Explicit grammar instruction: A critique

Screen shot 2014-09-24 at 6.40.06 PM

After weeks of providing a “rich diet” of comprehensible input for my students, I decided to squeeze in a day of explicit grammar instruction.  I put a lot of creativity, energy and passion to providing a memorable experience for my students.  The instructional objectives were pertaining to preparing level one students for ser/estar along with subject pronouns for an upcoming textbook exam.  I believe that students acquired most of this material by now with the exceptions of nosotros and vosotros forms.

Using super hero music, a super hero voice, a cape and some tights I provided a memorable experience for my students.  Ultimately, I am concerned with the results of student learning, not just an entertaining or fun experience.  If my students enjoy learning…GREAT!  However, are they learning how to use language when I present this way?

I am not convinced.

Critique 1

During this lesson I presented about Spanish language in English. I can honestly say I spoke more Spanish on the first day of class than I did here on about day 40. Speaking so much English does not align with the recommendations from ACTFL (American Council of Teaching Foreign Language) which states that target language proficiency is based on the amount of time of immersion provided in the class.

Critique 2

The grammar notes were isolated “factoids” about the conjugations of ser and estar (to be).  In a very entertaining way, I lectured/presented using conjugation charts and various examples. After presenting, students were to work in pairs to a fill-in-the-blanks worksheet. I noticed much more frustration because there were words within the activity that students either didn’t remember or didn’t know.  I spent a lot of time going from group to group answering questions.

Critique 3

The instruction I gave was the same instruction and worksheet activities for all 175 of my students.  There was nothing very personal about the grammar notes or the worksheet itself.  I could not figure out a very good way to apply this worksheet to the lives and interests of the people in the room. I did a lot of pointing to the notes on the board and asked for student responses but not too much off topic discussions or target language usage.

Critique 4

The worksheet activities had three sections, one part for just ser conjugations, another for just estar conjugations, and a third with a mixed section of ser and estar conjugations.  At the end, I wanted students to turn in work but some did not have enough time to finish or had individual questions that did not allow them to complete this task. I will have to find time outside of class to answer their questions.  I really dislike that students have to wait for me to explain something I did not have time to help them with during class time.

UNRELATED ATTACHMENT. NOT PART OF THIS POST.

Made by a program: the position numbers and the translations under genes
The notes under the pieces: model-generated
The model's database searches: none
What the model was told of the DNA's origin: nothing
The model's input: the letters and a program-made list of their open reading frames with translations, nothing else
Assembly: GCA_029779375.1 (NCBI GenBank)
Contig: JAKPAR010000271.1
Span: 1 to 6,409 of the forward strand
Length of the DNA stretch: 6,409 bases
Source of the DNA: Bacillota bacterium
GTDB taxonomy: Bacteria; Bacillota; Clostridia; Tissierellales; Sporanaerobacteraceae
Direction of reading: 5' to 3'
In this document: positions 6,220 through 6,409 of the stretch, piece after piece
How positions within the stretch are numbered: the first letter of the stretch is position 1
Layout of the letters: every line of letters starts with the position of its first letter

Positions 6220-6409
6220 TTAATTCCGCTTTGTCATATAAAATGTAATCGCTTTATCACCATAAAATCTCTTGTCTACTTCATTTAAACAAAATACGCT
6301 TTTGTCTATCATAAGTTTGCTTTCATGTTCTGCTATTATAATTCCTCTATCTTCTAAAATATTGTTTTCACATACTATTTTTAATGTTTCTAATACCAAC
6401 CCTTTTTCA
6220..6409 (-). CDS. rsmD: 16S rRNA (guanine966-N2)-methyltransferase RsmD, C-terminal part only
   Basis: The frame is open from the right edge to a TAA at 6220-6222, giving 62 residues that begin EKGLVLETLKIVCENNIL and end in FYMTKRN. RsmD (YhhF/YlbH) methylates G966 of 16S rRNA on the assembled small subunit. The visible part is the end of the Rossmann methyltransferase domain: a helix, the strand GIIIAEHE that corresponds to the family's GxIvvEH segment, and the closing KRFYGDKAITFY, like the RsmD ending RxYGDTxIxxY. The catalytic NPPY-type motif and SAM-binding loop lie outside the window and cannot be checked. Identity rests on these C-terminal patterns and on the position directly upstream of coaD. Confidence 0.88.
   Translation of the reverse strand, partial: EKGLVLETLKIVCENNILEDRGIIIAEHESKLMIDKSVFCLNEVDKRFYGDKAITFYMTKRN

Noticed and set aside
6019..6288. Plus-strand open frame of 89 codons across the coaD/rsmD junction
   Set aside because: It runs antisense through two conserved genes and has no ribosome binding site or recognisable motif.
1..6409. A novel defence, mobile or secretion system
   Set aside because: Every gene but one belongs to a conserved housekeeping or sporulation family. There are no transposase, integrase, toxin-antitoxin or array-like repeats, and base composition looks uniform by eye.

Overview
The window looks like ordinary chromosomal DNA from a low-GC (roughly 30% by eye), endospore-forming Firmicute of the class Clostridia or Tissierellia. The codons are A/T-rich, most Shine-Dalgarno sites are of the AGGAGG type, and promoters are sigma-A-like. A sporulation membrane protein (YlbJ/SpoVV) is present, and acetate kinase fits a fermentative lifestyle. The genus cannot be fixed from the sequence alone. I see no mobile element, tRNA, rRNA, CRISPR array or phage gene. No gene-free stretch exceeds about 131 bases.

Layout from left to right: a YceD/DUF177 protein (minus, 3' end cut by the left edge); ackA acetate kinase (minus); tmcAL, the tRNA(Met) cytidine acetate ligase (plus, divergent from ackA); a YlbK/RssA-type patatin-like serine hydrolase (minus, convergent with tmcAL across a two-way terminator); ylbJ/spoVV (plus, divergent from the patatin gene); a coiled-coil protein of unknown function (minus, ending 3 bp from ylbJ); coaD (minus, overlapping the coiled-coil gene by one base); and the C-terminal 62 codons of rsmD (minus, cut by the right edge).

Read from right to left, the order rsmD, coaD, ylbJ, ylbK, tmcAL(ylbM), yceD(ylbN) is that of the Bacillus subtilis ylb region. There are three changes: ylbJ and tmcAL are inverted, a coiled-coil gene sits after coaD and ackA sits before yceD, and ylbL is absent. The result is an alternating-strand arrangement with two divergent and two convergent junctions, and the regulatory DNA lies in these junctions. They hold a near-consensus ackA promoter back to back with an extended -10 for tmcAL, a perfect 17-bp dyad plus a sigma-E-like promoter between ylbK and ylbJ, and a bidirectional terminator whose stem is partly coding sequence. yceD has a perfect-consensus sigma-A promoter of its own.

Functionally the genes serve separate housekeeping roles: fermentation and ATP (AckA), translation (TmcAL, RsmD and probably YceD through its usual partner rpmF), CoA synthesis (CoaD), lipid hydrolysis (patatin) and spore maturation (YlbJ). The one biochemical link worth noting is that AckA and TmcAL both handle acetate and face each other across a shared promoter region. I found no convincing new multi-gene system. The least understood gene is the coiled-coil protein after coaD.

I overheard students talking about the novelty of seeing a teacher in tights and listening to super hero music and doing something fun and exciting.  I love hearing positive feedback, there were no complaints (that I heard).  One students said something that will be staying with me for a while.  With a smile on her face she said, “You can’t fool us Señor, you are making us take notes and do a grammar worksheet!” My response with a smile was, “tú eres muy inteligente, that’s exactly what I am doing!”

It was a very casual comment but it speaks volumes about a 14 year old understanding the difference between learning about a language and learning how to actually understand and use it.  I have been spending the last 7-8 weeks constructing language with personalization, storytelling, short stories, and a leveled reader; this student saw that my costume and efforts were just a gimmick.  With the notes and worksheet, I was doing the opposite of putting language together, I was deconstructing the language. The comment reinforces that putting the language together using comprehensible input is appreciated and is affective for my students.

I love grammar and I love grammar notes.  My interest in grammar is not shared by the 14-17 year old students in my classes.  They care more about messages they can understand about topics they are interested in.  That being said, it is not my job to be Mr. Entertaining either.  Nonetheless, if I want students to be motivated or to care about the classes I teach… it is imperative that I find ways to relate to the content to them in a variety of ways.

About This Author


You can post comments in this post.

  • Interesting anecdote. Brave of you to wear tights.

    Tomás Blair 4 years ago Reply

    • Hey Tomás,

      Doing things like dressing as a super heroe makes class an event and an experience for the students. From a pedagogical standpoint my hope is that we lower the affective filter. Being silly in this way is not for everyone but I am a big nerd!

      Michael Coxon 4 years ago Reply

Post A Reply